In speaking of the Last Supper, St. Ephrem counts the three days of Our Lord in the tomb as beginning when He, having been sacrificed in the eucharistic supper by the separation of His body and blood, is “buried” in the earth—that is, in man who is made of the slime of the earth, and in Holy Communion, and in remaining hidden in His members who have received the sacrament as He undergoes His passion and burial; in the following days He rises from the dead through this eucharistic presence and appears again, not under signs, but in His visible, palpable body!

This explains why the Catechism of the Catholic Church sees in the altar of our churches a symbol of the tomb. The Eucharist, which is meant to be “entombed” in our bodies after being sacrificed, gives us the sure power of the Resurrection promised by the Lord in the sixth chapter of St. John’s Gospel.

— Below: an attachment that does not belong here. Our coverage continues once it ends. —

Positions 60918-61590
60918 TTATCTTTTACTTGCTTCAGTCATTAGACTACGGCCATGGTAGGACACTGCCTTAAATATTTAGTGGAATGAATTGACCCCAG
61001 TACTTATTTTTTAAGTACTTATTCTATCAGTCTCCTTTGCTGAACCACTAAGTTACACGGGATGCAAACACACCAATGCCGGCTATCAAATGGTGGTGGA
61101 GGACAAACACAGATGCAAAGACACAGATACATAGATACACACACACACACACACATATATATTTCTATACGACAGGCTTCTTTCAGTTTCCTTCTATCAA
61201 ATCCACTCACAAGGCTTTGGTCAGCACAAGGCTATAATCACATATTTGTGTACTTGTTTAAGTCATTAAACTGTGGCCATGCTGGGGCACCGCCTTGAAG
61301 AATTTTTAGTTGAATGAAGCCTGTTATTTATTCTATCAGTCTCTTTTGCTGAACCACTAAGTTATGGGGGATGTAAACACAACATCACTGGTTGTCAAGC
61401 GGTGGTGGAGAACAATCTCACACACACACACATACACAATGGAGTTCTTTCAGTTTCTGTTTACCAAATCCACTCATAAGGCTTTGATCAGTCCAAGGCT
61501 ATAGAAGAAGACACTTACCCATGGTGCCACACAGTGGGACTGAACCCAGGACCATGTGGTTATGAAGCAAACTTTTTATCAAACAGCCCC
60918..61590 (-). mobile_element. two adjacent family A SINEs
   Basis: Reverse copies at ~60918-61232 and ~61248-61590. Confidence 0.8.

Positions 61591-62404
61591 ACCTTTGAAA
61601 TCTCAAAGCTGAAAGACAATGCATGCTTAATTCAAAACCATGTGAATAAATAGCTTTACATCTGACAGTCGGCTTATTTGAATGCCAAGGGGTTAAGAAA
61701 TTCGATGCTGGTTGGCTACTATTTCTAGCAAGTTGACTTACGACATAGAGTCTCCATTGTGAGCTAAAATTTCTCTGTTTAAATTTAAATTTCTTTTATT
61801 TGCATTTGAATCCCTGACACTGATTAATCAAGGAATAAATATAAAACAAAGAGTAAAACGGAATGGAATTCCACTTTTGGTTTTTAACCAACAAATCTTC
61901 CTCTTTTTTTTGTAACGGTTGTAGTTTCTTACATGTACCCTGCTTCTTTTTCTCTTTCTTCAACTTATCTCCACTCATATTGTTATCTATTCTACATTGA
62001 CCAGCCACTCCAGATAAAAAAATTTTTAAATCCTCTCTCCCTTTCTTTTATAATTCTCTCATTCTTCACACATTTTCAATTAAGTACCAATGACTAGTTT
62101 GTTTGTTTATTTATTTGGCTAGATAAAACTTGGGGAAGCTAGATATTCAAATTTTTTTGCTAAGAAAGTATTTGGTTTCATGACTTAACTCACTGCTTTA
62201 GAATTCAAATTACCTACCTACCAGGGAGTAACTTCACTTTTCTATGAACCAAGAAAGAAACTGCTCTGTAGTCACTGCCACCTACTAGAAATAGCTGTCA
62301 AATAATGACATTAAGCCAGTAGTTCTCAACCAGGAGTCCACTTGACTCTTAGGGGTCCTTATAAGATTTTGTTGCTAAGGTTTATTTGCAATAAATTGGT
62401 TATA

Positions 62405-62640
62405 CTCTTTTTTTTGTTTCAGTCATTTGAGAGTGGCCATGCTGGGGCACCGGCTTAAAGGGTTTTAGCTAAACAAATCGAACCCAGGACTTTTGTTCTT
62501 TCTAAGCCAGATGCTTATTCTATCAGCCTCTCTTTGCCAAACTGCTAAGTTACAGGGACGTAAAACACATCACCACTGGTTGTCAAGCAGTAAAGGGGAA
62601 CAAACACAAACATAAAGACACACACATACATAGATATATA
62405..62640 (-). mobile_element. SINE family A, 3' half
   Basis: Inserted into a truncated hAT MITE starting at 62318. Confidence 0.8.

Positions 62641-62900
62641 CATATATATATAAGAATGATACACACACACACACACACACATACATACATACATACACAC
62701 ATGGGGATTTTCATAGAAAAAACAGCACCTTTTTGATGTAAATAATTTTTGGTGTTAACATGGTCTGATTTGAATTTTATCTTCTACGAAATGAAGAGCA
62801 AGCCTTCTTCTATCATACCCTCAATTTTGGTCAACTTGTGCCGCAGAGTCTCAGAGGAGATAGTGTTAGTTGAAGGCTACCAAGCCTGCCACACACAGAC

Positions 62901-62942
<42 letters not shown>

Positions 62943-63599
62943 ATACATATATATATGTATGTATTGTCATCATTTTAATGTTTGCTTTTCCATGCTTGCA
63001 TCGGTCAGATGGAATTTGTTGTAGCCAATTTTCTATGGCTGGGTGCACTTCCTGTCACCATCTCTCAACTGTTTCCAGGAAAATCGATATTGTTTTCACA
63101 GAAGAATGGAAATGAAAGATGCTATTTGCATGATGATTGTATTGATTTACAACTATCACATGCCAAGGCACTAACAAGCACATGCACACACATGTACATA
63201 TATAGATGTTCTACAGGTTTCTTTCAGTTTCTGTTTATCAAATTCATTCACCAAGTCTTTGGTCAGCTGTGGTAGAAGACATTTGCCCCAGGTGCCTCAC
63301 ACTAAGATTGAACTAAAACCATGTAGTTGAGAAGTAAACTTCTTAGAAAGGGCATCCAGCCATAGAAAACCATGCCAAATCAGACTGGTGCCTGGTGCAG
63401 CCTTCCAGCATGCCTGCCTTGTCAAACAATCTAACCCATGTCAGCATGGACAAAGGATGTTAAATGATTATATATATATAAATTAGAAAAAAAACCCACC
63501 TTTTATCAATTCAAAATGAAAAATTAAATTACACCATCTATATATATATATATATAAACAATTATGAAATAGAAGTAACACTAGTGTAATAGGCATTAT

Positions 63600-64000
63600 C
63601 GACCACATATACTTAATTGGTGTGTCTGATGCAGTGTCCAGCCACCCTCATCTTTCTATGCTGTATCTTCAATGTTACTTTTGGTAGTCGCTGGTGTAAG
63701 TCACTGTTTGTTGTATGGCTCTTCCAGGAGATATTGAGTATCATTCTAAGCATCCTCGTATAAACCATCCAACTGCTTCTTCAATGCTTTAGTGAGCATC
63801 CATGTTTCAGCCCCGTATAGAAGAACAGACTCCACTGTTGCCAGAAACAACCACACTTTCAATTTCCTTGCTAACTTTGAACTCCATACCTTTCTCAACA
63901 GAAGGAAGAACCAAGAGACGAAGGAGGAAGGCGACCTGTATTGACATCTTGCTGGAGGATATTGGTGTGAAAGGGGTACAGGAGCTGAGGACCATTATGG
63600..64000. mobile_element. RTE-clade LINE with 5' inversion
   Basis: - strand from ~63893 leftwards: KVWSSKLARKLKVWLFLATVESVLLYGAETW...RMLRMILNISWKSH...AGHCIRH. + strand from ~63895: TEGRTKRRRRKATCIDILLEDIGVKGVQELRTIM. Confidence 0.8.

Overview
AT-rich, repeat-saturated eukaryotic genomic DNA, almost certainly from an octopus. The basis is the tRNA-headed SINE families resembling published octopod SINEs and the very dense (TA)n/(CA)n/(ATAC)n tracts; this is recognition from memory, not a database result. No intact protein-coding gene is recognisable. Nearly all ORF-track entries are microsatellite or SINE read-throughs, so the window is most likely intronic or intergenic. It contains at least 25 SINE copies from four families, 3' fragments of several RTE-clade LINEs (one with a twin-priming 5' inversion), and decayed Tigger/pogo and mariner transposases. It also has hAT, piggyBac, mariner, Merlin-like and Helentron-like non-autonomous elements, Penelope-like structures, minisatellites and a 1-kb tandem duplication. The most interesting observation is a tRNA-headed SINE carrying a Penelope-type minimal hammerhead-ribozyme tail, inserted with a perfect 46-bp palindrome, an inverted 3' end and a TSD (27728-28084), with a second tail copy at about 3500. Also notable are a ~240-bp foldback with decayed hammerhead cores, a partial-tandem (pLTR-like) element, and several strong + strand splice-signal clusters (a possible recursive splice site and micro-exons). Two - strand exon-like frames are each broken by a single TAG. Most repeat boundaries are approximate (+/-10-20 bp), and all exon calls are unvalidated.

This sacrificed bread of life is the fresh new bread, free of the malice of sin, pure and uncorrupted by its fermenting leaven. And it forms in us a new power, the very promise of our own resurrection because we have fed on the sacrificed and risen Lord!

The realism of the Eucharist extends not only to the “real presence” but also has real effects in our flesh and blood, which we will experience because we have fed on the unleavened bread of sincerity and truth, even the Blessed Sacrament of the altar.